Working on the local level is one of the best ways to reduce e-waste. If you want to join other concerned individuals and organizations in your area, the Rethink Initiative has useful information that can help.

Learn how you can help organize or participate in local efforts.

Electronic waste is a social and global issue

  • Some electronic recyclers ship e-waste to underdeveloped countries where toxic components are openly burned, soaked in acid baths and dumped into rivers, or piled into mountains of e waste for scrap recovery.
  • Children and impoverished people smash leaded glass tubes, breathe lead solder flames without protection and melt plastics with toxic flame retardants.


Ask your electronic recycler if it adheres to social and environmental standards. The Colorado Department of Public Health and Environment (CDPHE) has compiled a list of questions that may be helpful to consider as you choose a recycling center.


What ever you do, Think of the impact that the your e-waste can have on the environment. Find a solution from the choices above. There are many local options where ever you are located. If you are having trouble find a recycle location or drop off

check out Earth 911  , Freecycling.com  or Green Spot Dropoff  and in the UK Partners IT  as well and

better yet, get the most out of your electronics, make them last, do you really need the latest gadget, it will only be the latest for a short time and then you will be back out shopping again – can you hold off, maybe wait until something actually breaks or wears out.

Watch the above video – it just amazes me what people will do for a Buck! The dishonesty when it comes to making money is disgusting!

Go Green America TV Host – Jeff Davis


Enjoy your Holiday Season and try to make a few Green adjustments this year, because every little step leads to a big step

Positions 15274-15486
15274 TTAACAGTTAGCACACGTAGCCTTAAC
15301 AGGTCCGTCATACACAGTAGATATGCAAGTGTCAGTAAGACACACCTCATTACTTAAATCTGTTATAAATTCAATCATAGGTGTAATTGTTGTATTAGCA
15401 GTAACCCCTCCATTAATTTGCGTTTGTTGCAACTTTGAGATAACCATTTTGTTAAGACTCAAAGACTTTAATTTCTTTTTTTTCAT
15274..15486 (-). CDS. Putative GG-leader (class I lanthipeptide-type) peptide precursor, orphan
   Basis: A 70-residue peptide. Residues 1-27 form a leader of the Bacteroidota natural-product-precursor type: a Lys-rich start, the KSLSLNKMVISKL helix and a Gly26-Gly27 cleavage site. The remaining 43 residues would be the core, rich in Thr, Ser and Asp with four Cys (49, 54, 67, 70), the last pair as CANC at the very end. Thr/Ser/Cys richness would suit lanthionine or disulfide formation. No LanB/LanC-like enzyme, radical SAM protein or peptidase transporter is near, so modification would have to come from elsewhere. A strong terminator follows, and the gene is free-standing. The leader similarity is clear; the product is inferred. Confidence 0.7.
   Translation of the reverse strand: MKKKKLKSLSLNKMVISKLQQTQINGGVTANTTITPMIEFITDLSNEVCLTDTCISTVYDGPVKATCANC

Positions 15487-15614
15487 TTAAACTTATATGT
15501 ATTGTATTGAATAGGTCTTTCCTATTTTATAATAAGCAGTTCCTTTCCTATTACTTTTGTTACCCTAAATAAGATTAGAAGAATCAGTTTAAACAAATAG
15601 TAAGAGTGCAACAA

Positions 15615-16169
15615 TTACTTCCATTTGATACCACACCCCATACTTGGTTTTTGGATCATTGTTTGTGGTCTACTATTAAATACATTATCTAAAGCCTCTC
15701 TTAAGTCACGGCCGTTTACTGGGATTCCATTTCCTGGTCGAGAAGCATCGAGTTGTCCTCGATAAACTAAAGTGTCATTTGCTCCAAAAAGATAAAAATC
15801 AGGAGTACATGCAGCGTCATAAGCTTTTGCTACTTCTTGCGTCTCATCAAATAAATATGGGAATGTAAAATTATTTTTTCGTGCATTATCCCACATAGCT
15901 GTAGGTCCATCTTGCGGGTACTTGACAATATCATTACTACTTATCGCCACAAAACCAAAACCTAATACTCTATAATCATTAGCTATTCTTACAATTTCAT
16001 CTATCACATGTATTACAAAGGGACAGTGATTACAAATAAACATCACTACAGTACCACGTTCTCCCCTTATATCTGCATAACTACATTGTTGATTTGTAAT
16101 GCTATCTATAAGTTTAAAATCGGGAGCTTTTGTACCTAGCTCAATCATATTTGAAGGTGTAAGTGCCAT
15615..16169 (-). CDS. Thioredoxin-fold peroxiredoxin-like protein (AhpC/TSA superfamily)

“Think Green, Live Green and Go Green America”     Happy Holidays!

follow the Go Green Guy on twitter @thegogreenguy

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Category: Go Green America TV Segments, Go Green News, Uncategorized

About the Author (Author Profile)


Creator/Host of Go Green America TV
Jeff (Jf) Davis aka The Go Green Guy is from Maine
Moved to LA to follow his passion as an actor
these days he is still acting, lives in LA with his wife and two boys
an writes about Green Living for his website Go Green America TV
that will soon be a TV show!!

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Comments (4)

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  1. […] have talked about these in recent post and you have many options. E – Waste – What is it? What do we do with it? will answer all of your […]

  2. Sue Chiang says:

    Hi Go Green Guy – thanks for this information about e-waste and recycling. I just wanted to urge you to include in your post that people should seek out certified e-Stewards recyclers (www.e-stewards.org) to handle their e-waste when their equipment is too old to donate.

    There is also some great information that compares the various manufacturer take-back programs at: http://www.electronicstakeback.com/how-to-recycle-electronics/manufacturer-takeback-programs/

    And additional tips overall – http://www.electronicstakeback.com/how-to-recycle-electronics/

    Thanks – I appreciated your other article, “19 items you may not know you can recycle”! -Sue

  3. Sue

    thank you and by leaving this great comment you have just added that info!